by Mitch Kokai
Senior Political Analyst, John Locke Foundation
The backlash is coming.
It already seems clear that the first major political and cultural eruption of the Biden years will be a roiling populist backlash against the next round of COVID restrictions.
We saw this sentiment play out in sporadic anti-lockdown demonstrations last spring, and it has driven ongoing resistance to masks, but it is, in all likelihood, about to reach an entirely new level — fueled by exhaustion with the virus, elite hypocrisy, and the shattered credibility of the public-health establishment.
The ascension of Joe Biden will add force to the reaction. It is an iron law of American politics that whichever party doesn’t control the presidency will suspect the other of plotting to impose a tyranny, so the fear and loathing of COVID restrictions, somewhat muted on the right while Donald Trump was president, will deepen and intensify.
The Right’s populism and limited-government impulse, which separated in the Trump years, will presumably be reunited in the push against lockdowns in a way that they haven’t been since the Tea Party.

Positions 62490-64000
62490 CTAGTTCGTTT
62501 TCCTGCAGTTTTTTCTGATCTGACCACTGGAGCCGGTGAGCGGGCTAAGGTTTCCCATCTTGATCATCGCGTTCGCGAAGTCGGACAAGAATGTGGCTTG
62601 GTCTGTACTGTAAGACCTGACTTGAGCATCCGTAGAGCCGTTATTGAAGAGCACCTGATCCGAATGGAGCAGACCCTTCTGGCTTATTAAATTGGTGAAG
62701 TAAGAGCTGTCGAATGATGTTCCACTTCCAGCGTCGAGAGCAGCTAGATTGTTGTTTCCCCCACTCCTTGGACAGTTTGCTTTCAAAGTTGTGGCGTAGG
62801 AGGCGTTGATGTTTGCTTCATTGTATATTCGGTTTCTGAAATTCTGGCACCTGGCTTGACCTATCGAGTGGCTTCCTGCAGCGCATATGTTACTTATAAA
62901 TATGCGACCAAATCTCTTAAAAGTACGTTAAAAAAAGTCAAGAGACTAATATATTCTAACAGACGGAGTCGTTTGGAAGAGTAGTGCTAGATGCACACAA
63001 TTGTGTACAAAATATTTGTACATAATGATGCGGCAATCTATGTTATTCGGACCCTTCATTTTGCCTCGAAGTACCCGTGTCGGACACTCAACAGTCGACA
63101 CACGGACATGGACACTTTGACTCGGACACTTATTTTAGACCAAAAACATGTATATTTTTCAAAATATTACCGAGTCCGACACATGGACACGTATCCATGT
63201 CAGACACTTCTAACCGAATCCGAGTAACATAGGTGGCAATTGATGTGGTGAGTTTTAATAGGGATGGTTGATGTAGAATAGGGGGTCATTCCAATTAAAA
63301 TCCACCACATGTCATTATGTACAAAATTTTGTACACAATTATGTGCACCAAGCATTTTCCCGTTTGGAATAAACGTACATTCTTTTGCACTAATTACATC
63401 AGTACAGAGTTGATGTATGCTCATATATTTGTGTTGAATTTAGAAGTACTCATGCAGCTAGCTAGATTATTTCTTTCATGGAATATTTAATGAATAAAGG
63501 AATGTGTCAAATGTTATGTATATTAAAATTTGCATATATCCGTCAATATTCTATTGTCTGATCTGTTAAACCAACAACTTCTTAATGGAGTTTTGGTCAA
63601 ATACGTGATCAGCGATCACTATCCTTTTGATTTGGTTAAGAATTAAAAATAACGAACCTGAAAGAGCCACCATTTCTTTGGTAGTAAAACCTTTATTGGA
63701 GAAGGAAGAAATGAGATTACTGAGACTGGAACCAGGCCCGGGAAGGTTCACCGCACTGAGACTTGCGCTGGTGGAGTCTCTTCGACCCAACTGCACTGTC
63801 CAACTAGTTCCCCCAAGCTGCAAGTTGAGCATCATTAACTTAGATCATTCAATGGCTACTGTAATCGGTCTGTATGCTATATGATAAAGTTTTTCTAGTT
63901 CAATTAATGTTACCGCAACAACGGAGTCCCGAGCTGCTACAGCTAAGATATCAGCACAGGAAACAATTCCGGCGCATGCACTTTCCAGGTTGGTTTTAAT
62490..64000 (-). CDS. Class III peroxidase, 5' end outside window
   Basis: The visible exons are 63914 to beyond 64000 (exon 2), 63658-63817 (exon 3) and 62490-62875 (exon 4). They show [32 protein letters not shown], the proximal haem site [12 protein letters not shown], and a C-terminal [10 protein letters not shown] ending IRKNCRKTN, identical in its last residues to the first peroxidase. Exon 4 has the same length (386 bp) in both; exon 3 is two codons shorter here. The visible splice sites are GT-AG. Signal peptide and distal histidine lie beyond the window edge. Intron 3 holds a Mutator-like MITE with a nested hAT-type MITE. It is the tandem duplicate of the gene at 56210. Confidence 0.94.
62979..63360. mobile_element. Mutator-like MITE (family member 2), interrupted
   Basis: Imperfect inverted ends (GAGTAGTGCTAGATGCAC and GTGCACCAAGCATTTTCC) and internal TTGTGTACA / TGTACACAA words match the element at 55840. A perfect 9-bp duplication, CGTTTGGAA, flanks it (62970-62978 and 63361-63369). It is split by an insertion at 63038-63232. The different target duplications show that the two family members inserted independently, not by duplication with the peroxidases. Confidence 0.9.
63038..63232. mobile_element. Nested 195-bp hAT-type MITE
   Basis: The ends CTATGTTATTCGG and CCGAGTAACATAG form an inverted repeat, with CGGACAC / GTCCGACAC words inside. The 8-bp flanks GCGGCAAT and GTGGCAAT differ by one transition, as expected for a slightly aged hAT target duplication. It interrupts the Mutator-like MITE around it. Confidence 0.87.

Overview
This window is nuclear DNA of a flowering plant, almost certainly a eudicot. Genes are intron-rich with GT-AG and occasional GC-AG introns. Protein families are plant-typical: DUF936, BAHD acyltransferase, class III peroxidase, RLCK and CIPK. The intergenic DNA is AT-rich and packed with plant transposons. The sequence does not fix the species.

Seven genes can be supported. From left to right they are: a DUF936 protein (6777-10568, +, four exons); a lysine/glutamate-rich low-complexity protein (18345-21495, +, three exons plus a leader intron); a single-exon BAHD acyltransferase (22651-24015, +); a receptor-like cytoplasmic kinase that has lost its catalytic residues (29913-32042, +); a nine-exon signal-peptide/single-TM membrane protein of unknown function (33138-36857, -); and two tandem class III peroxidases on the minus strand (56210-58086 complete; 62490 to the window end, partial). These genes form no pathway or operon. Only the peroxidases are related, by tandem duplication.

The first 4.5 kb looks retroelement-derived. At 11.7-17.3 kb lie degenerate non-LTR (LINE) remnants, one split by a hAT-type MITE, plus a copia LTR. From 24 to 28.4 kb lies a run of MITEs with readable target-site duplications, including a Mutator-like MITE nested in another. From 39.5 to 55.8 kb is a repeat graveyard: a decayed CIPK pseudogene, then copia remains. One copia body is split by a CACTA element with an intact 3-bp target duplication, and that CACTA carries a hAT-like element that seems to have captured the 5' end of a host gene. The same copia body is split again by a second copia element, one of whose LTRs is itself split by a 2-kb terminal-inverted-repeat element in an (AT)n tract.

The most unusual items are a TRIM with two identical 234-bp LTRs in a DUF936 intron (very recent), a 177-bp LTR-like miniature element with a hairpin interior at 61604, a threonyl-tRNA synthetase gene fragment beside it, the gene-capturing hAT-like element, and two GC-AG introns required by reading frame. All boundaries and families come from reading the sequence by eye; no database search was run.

“Lockdowns. Mask police. Curfews. What about freedom?” asked conservative Representative Jim Jordan in a recent tweet, forecasting things to come.
It’d be much better if we could find a prudent middle path through the next several months, as the pandemic enters its worse phase and as new vaccines arrive that will soon start changing everything. But a significant segment of the American public has lost its patience with a new normal that has, at times, been arbitrary and poorly thought through. …
… In retrospect, though, the nationwide lockdowns of the spring closed down some states before they experienced their initial waves of the disease, imposing economic, mental-health, and medical costs without much upside.
After that kind of sacrifice, it’s hard to double-dip and ask people to do it again.